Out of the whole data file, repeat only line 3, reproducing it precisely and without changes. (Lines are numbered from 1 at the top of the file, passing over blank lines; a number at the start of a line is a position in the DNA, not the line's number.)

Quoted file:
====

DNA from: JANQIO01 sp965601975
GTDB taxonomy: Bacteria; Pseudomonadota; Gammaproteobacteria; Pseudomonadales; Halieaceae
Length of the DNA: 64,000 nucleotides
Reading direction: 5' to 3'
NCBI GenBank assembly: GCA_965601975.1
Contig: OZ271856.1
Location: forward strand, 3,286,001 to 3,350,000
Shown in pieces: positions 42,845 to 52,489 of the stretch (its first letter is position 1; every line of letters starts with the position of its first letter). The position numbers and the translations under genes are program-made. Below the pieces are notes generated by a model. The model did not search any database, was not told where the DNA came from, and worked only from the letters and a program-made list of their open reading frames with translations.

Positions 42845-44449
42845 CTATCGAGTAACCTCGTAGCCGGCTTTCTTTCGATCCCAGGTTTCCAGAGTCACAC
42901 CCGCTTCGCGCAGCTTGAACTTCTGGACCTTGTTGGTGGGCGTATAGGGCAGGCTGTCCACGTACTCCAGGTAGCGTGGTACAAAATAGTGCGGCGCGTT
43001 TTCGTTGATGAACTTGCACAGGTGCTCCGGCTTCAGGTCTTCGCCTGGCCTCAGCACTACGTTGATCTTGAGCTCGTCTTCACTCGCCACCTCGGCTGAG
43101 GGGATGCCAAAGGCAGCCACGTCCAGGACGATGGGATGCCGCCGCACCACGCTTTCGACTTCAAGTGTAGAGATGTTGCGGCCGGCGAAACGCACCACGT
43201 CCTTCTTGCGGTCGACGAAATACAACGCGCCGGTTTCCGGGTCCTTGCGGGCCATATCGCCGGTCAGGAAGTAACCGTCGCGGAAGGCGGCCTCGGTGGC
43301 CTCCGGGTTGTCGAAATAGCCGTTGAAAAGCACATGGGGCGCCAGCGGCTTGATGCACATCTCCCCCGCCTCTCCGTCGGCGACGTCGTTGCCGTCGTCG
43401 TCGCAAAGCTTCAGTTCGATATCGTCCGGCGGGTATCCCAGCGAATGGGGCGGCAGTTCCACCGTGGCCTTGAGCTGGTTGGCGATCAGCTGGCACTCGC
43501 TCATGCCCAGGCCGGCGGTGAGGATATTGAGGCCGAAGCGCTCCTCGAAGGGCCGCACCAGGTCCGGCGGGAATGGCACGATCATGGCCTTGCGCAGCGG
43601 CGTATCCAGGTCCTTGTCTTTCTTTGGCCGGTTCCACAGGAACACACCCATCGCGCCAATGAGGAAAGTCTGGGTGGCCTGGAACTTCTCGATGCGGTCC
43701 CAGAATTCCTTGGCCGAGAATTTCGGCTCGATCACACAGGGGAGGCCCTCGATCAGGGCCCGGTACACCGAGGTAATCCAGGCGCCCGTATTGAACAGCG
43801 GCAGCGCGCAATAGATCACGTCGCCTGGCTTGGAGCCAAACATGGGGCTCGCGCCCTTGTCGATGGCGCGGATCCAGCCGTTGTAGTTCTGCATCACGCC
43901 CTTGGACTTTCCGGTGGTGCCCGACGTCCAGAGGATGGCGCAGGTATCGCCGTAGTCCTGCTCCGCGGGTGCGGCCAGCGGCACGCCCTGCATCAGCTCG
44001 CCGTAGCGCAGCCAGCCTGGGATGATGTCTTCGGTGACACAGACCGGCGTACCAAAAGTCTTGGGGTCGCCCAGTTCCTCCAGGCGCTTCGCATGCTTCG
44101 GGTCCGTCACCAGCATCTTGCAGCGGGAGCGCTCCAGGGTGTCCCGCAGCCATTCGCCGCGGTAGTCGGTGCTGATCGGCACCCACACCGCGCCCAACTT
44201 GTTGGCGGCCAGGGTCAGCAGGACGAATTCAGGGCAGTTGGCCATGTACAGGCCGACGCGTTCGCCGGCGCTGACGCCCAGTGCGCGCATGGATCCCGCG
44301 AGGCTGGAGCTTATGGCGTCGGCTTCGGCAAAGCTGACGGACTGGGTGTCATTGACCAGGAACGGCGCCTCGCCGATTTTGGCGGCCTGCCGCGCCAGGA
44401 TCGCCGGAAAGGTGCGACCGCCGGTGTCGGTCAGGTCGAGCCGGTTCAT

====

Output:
Length of the DNA: 64,000 nucleotides